(CNN) -- President-elect Barack Obama on Tuesday is expected to talk about what kinds of "cuts and sacrifices" are needed in Washington to rebuild the economy, a process that he says "will not be easy."


At a news conference Tuesday, Obama also is expected to announce that he has selected Peter Orszag as his nominee for director of the Office of Management and Budget, according to two sources close to Obama's transition operation.

Orszag, the head of the Congressional Budget Office, is an expert on health care, pensions and Social Security policy. He worked at the Clinton White House as special assistant to the president at the National Economic Council and served on the Council of Economic Advisers.


The move comes a day after the president-elect announced key members of his economic team, including New York Federal Reserve President Tim Geithner as his choice for treasury secretary and former Treasury Secretary Larry Summers as his selection for chief of the National Economic Council.


As Obama unveiled the team, he called the financial crisis one of "historic proportions" and said that he and the Bush administration are "united" in their efforts to get the economy back on track.


The group already has started working on crafting an economic recovery plan. Obama's team also must figure out how best to allocate the rest of the $700 billion bailout that Congress passed in October.


Obama said Monday that he hopes the new Congress will begin work on an aggressive economic recovery plan when it convenes in January so his administration can "hit the ground running."


An economic stimulus package is central to Obama's plan. Obama on Monday declined to speculate how big the stimulus would need to be, saying, "We are going to do what's required to jolt this economy back into shape."


Estimates for how much might be spent on a multiple-year stimulus package range as high as $500 billion to $700 billion. At the center of the plan are investments in the nation's roads, bridges, schools and alternative-energy infrastructure. Obama has said his plan will lead to the creation of 2.5 million jobs.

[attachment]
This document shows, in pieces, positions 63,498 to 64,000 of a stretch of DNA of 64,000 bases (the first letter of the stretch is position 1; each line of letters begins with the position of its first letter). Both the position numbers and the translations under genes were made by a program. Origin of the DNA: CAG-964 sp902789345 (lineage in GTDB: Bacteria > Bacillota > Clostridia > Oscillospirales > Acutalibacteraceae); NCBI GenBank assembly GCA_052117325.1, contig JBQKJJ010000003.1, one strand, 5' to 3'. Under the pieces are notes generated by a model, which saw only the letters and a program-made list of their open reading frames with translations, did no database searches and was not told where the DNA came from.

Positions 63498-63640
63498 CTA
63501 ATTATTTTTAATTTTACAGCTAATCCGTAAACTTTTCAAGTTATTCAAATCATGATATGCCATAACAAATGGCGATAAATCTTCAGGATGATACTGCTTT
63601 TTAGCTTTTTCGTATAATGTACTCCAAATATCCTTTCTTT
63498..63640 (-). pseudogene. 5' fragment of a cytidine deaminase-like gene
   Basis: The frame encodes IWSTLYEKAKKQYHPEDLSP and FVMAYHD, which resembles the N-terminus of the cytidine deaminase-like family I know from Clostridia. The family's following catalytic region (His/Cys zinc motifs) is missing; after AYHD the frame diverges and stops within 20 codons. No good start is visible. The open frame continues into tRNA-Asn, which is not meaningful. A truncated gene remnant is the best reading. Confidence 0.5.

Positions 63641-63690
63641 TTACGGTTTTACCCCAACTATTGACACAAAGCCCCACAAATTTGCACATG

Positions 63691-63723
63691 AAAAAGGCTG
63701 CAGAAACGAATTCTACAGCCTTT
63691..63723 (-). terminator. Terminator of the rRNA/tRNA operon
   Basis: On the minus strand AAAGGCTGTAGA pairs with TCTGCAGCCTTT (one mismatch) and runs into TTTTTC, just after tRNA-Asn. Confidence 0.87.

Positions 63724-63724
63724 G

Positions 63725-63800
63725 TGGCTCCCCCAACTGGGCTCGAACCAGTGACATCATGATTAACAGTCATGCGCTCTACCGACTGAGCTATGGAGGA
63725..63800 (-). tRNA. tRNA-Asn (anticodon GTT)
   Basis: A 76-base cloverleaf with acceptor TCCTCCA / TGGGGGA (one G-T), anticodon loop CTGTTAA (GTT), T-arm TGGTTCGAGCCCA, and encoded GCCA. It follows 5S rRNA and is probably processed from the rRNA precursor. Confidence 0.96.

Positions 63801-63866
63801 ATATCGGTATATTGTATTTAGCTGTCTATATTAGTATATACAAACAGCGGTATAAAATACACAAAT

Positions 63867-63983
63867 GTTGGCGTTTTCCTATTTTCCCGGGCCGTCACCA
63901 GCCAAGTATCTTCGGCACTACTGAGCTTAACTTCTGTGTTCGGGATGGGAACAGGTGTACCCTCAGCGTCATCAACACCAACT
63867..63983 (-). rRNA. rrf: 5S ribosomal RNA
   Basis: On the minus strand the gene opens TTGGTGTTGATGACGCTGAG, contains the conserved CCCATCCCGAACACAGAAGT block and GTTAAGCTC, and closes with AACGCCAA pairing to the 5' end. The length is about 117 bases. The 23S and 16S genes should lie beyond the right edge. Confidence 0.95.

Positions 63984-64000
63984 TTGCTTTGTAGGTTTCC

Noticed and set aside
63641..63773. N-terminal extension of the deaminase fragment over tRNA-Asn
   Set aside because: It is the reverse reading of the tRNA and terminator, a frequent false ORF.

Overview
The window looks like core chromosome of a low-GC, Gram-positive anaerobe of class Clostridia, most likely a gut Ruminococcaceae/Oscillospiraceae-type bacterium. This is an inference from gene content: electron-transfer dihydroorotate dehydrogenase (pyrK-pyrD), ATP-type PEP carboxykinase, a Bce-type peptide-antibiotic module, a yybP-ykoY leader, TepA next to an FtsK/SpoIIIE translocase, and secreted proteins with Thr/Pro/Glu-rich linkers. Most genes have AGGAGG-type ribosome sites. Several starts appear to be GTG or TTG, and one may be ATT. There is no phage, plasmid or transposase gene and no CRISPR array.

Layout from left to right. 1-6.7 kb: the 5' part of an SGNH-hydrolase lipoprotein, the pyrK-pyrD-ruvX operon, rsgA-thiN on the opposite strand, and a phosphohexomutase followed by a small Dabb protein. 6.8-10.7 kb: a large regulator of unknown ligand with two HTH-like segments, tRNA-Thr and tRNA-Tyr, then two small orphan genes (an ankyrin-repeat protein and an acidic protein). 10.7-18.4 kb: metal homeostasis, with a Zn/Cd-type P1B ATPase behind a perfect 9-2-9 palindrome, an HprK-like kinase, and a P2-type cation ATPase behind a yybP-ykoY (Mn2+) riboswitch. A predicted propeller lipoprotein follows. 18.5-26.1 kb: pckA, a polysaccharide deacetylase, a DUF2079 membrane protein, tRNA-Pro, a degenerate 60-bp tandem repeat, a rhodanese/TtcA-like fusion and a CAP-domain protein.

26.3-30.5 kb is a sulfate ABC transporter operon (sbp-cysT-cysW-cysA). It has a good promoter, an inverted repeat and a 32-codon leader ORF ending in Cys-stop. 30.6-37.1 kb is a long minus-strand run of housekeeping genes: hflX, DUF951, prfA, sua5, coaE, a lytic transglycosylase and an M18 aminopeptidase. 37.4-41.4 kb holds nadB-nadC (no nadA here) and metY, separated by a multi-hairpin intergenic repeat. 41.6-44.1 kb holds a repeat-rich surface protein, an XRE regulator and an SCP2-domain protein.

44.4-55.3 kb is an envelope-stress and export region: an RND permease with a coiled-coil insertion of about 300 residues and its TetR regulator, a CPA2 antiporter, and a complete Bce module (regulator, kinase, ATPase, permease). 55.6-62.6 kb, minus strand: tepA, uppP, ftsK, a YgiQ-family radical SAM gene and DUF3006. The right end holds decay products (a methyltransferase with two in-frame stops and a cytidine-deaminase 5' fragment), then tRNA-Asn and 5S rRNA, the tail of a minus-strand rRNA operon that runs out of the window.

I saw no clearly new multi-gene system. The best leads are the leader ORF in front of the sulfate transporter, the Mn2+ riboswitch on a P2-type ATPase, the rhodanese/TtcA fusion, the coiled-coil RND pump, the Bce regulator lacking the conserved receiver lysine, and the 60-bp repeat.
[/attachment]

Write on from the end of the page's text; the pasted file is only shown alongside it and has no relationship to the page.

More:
"At this moment, we need to restore both confidence in the markets and restore confidence of middle-class families, who find themselves working harder, earning less and falling further and further behind," he said Monday.


Obama said that the recovery will not happen immediately and predicted that the economy likely would get worse before it gets better.


"To make the investments we need, we'll have to scour our federal budget, line by line, and make meaningful cuts and sacrifices," he said.


Obama is expected to go into more detail about those cuts in his news conference Tuesday.


Despite the problems facing his administration, Obama said Monday that he is "hopeful about the future."


"I have full confidence in the wisdom and ingenuity of my economic team and in the hard work, courage and sacrifice of the American people," he said.


Obama also is expected to give key Cabinet positions to two of his former presidential rivals, but those announcements are not expected Tuesday.


New Mexico Gov. Bill Richardson is expected to be named secretary of commerce, and Obama aides also have said that Obama is "on track" to nominate Sen. Hillary Clinton of New York as his secretary of state after Thanksgiving.


 


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